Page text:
District upgrading despite deficit
ROARING SPRING – As the Spring Cove school board grapples with the prospect of closing a $1 million budget deficit, administrators are vowing to adopt high-tech teaching methods at the expense of small-scale and individual student programs.
Tax increases alone won’t be enough to close a potential shortfall, which stands at nearly $1.05 million, Business Manager John Clark told the board Tuesday in a budget presentation. A series of graphs showed only tiny increases in government funding while retirement costs continue to rise.
But with enrollment numbers in a downward slide, an administration overhaul and program cuts could pave the way for a new curriculum, Superintendent Robert Vadella said in a prepared statement on behalf of the board.
“We can no longer limp along and ignore the need to properly outfit our curriculum with the necessary and sufficient tools,” Vadella said.
A stronger focus on science, technology, engineering and math – a popular shift in recent years – coupled with personal technology access for each student could represent a major change in career opportunities for Spring Cove graduates, he said. Vadella’s statement referenced a “one-to-one technology strategy,” a plan that usually entails a personal computer or tablet for each student.
“Now the big question: How can we afford to do this?” he said.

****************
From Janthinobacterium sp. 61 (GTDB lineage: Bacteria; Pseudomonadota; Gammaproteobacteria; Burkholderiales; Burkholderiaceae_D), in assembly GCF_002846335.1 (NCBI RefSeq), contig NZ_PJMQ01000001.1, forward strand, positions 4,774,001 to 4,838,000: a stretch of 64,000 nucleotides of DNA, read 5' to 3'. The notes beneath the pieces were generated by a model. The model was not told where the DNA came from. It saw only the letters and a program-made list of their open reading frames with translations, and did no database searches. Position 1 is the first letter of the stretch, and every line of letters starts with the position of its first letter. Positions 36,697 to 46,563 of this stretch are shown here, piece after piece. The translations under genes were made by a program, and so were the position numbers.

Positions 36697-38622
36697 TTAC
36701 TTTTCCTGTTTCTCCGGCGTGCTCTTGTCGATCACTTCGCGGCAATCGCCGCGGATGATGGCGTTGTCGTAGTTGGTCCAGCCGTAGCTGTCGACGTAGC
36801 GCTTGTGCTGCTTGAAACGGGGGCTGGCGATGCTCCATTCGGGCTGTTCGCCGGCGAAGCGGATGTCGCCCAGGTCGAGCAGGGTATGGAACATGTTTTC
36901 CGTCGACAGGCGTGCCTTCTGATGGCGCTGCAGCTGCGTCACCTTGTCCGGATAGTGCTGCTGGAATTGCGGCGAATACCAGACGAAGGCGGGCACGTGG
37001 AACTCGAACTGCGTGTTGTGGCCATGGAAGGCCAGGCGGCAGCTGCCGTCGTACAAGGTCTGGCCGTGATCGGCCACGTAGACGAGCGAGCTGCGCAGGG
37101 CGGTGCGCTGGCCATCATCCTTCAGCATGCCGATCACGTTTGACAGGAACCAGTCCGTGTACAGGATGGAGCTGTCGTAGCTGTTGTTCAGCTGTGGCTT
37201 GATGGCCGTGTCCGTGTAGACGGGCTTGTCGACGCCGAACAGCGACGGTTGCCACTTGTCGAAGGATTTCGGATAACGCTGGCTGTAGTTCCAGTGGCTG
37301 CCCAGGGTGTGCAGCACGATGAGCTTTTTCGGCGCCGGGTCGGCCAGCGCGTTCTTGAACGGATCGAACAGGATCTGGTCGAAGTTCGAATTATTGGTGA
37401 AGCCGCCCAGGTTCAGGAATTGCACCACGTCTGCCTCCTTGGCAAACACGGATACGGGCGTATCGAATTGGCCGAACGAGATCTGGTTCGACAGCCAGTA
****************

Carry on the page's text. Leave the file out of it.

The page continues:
The answer, according to the board’s budget plan, is to cut expensive but little-used programs that serve small numbers of students.
“At this point, we do not have any specifics on the programs that will be impacted by such curtailments,” Vadella said.
Board President Jeff Brennecke did not return a call seeking information on possible cuts Wednesday.
The board statement details the process by which programs might be eliminated: Administrators will calculate the per-student cost of each program and the number of people involved with an eye toward cutting those that operate beyond their means.
The plan is reflected in administrative changes already under way, including the transfer of Central High School’s assistant principal and Vadella’s personal secretary to newly created, districtwide positions.
Nonteaching jobs will be reviewed to determine if they are essential, board members said.
Tax increases will be considered, but specifics aren’t known, the statement reads.
“We know this approach will not be popular. … And it will disrupt out current routines, curriculum and schedules until a new normal emerges,” Vadella said.
Board Vice President Julie Mills questioned the breadth of cuts needed, with millions of dollars still available in the district reserve funds. But the depth of Spring Cove’s deficits would rapidly exhaust that savings without massive budget cuts, others noted.
The number of administrators needed to run Spring Cove isn’t what it was in past generations, Vadella said.
“I think people need to look at the number of students we had five years ago, 10 years ago, 20 years ago,” he said. The student body was one-third larger a generation ago, he noted.
“We have to take those things into consideration across the board,” Vadella said. “We’re going to have to make some tough decisions.”
Mirror Staff Writer Ryan Brown is at 946-7457.